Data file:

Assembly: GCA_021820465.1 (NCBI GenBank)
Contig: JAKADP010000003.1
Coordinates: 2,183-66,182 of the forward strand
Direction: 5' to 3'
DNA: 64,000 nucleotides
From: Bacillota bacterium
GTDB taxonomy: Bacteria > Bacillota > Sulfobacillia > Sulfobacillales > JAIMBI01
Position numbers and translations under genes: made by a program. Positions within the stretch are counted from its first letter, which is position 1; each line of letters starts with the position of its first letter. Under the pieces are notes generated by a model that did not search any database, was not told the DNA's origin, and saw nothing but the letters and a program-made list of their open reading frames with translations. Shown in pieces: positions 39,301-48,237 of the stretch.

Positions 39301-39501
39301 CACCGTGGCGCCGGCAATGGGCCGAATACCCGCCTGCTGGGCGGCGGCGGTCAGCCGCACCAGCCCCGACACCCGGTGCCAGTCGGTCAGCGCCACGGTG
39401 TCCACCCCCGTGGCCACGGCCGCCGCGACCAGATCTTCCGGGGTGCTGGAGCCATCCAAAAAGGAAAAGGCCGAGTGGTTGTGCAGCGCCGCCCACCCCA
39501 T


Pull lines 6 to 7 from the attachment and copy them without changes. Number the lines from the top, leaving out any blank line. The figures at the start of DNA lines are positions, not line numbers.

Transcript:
From: Bacillota bacterium
GTDB taxonomy: Bacteria > Bacillota > Sulfobacillia > Sulfobacillales > JAIMBI01